Acute renal failure has been observed in severely ill patients undergoing treatment with VFEND. Patients being treated with voriconazole are likely to be treated concomitantly with nephrotoxic medications and have concurrent conditions that may result in decreased renal function. It is recommended that patients are monitored for the development of abnormal renal function. This should include laboratory evaluation, particularly serum creatinine.

Tables 4 to 6 show the number of patients with hypokalemia and clinically significant changes in renal and liver function tests in three randomized, comparative multicenter studies. In study 305, patients with esophageal candidiasis were randomized to either oral voriconazole or oral fluconazole. In study 307/602, patients with definite or probable invasive aspergillosis were randomized to either voriconazole or amphotericin B therapy. In study 608, patients with candidemia were randomized to either voriconazole or the regimen of amphotericin B followed by fluconazole.

Table 4: Protocol 305 - Patients with Esophageal Candidiasis Clinically Significant Laboratory Test Abnormalities

  Criteria* Voriconazole
n/N (%)
n /N (%)
T. Bilirubin > 1.5x ULN 8/185 (4.3) 7/186 (3.8)
AST > 3.0x ULN 38/187 (20.3) 15/186 (8.1)
ALT > 3.0x ULN 20/187 (10.7) 12/186 (6.5)
Alk phos > 3.0x ULN 19/187 (10.2) 14/186 (7.5)
* Without regard to baseline value
n = number of patients with a clinically significant abnormality while on study therapy
N = total number of patients with at least one observation of the given lab test while on study therapy
ULN = upper limit of normal

Table 5: Protocol 307/602 - Primary Treatment of Invasive Aspergillosis Clinically Significant Laboratory Test Abnormalities

  Criteria* Voriconazole n/N (%) Amphotericin B** n/N (%)
T. Bilirubin > 1.5x ULN 35/180 (19.4) 46/173 (26.6)
AST > 3.0x ULN 21/180 (11.7) 18/174 (10.3)
ALT > 3.0x ULN 34/180 (18.9) 40/173 (23.1)
Alk phos > 3.0x ULN 29/181 (16.0) 38/173 (22.0)
Creatinine > 1.3x ULN 39/182 (21.4) 102/177 (57.6)
Potassium < 0.9x LLN 30/181 (16.6) 70/178 (39.3)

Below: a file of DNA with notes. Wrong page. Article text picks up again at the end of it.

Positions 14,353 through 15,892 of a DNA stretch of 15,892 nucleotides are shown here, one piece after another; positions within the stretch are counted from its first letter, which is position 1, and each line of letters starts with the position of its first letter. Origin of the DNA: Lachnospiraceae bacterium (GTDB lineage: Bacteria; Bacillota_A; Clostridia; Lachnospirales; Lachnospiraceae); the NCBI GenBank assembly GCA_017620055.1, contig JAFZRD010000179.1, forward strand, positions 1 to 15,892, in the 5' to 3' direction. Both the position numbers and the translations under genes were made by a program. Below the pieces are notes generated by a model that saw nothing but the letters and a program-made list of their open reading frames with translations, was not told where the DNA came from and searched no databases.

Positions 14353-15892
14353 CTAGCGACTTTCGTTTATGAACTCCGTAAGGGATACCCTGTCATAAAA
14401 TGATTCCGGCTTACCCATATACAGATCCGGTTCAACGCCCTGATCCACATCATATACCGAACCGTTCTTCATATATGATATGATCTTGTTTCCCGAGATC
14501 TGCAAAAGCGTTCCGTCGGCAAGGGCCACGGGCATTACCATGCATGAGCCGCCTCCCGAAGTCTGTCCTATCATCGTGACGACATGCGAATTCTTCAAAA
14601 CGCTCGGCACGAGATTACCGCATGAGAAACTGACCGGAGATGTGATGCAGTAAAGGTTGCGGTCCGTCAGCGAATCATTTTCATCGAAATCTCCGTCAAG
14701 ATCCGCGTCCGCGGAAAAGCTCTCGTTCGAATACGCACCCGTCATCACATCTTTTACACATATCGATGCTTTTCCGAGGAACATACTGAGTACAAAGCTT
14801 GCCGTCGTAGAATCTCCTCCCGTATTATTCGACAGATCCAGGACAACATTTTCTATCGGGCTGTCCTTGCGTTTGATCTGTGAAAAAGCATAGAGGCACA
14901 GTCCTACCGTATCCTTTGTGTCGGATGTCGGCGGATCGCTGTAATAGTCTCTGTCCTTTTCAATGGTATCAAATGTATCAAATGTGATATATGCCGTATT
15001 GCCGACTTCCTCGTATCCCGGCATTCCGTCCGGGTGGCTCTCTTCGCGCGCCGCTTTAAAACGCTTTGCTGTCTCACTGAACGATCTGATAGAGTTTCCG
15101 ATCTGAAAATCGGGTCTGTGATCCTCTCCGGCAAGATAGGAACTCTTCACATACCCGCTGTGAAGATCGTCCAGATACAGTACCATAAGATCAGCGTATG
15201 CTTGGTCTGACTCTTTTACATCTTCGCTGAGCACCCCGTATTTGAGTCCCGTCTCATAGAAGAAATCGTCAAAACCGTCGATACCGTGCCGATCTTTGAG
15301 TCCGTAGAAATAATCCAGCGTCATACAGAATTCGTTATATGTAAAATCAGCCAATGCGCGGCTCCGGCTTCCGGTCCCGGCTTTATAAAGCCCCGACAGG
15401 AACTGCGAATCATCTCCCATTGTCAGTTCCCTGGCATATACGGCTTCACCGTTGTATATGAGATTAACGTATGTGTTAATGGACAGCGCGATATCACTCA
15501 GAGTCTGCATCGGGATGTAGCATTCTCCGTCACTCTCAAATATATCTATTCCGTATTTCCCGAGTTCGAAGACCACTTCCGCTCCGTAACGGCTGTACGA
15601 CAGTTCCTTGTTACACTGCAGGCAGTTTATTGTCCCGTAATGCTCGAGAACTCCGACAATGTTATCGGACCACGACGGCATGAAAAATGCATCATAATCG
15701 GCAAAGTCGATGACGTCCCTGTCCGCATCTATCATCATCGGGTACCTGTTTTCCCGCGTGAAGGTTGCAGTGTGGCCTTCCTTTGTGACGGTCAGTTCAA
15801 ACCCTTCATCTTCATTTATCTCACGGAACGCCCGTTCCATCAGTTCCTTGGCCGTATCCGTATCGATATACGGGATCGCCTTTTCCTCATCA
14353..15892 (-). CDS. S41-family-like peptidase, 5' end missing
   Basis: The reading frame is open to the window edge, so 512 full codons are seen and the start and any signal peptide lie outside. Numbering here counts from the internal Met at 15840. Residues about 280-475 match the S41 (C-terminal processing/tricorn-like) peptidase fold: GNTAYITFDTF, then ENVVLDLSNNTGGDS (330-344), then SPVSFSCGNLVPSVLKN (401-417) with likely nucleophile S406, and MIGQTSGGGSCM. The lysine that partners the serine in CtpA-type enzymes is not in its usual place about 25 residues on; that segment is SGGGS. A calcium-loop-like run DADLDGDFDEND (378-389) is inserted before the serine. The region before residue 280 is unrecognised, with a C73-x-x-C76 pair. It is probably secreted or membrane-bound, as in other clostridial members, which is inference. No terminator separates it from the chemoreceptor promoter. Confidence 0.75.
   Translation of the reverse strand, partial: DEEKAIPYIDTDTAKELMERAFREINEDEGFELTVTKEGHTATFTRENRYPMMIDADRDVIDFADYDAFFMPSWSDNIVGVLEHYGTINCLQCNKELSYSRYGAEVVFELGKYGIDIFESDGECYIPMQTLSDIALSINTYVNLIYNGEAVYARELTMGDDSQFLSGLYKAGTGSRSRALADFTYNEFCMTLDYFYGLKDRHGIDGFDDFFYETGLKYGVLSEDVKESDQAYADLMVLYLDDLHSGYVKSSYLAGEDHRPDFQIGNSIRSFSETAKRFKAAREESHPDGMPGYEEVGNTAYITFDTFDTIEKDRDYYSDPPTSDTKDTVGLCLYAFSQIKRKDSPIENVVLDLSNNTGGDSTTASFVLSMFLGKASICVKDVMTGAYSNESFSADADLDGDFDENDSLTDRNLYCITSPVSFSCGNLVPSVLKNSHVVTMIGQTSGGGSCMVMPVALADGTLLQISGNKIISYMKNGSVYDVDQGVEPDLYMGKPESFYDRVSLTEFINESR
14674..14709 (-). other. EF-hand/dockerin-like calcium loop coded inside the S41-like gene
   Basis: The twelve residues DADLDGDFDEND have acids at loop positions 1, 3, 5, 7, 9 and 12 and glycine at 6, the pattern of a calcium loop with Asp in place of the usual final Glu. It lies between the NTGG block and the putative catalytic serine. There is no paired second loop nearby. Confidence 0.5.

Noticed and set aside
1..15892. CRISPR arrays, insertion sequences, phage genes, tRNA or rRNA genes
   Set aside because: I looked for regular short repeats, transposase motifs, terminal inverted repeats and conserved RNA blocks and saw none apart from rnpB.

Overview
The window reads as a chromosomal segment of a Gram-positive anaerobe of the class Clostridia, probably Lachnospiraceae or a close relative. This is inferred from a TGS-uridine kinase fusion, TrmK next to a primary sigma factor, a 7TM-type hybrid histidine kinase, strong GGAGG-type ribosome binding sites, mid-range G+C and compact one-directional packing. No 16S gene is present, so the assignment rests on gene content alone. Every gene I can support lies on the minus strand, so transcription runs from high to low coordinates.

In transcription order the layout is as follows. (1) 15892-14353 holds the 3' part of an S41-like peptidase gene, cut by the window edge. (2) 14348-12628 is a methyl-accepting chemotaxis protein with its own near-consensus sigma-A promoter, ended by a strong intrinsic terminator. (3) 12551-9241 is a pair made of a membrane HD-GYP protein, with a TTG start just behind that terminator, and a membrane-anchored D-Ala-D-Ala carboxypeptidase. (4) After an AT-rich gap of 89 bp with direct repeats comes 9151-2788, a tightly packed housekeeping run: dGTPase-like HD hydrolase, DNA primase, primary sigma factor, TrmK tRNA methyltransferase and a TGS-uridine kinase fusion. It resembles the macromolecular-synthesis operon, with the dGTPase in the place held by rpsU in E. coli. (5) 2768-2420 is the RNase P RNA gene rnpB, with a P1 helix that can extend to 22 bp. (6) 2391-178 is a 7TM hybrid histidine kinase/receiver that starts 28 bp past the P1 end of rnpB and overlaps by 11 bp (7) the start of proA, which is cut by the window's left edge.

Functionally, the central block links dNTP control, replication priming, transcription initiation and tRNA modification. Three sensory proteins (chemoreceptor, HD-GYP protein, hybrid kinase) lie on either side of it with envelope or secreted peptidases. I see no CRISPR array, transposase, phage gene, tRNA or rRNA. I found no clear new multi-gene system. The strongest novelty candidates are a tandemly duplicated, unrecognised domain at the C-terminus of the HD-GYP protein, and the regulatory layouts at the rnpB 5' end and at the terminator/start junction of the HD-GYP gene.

* Without regard to baseline value
**Amphotericin B followed by other licensed antifungal therapy
n = number of patients with a clinically significant abnormality while on study therapy
N = total number of patients with at least one observation of the given lab test while on study therapy
ULN = upper limit of normal
LLN = lower limit of normal

Table 6: Protocol 608 - Treatment of Candidemia Clinically Significant Laboratory Test Abnormalities

  Criteria* Voriconazole
n/N (%)
Amphotericin B followed by Fluconazole
n/N (%)
T. Bilirubin > 1.5x ULN 50/261 (19.2) 31/115 (27.0)
AST > 3.0x ULN 40/261 (15.3) 16/116 (13.8)
ALT > 3.0x ULN 22/261 (8.4) 15/116 (12.9)
Alk phos > 3.0x ULN 59/261 (22.6) 26/115 (22.6)
Creatinine > 1.3x ULN 39/260 (15.0) 32/118 (27.1)
Potassium < 0.9x LLN 43/258 (16.7) 35/118 (29.7)
* Without regard to baseline value
n = number of patients with a clinically significant abnormality while on study therapy
N = total number of patients with at least one observation of the given lab test while on study therapy
ULN = upper limit of normal
LLN = lower limit of normal

Postmarketing Experience

The following adverse reactions have been identified during post approval use of voriconazole. Because these reactions are reported voluntarily from a population of uncertain size, it is not always possible to reliably estimate their frequency or establish a causal relationship to drug exposure.

Skeletal: fluorosis and periostitis have been reported during long-term voriconazole therapy [see WARNINGS AND PRECAUTIONS].

Read the entire FDA prescribing information for Vfend (Voriconazole)

Vfend - User Reviews

Vfend User Reviews

Now you can gain knowledge and insight about a drug treatment with Patient Discussions.

Here is a collection of user reviews for the medication Vfend sorted by most helpful. Patient Discussions FAQs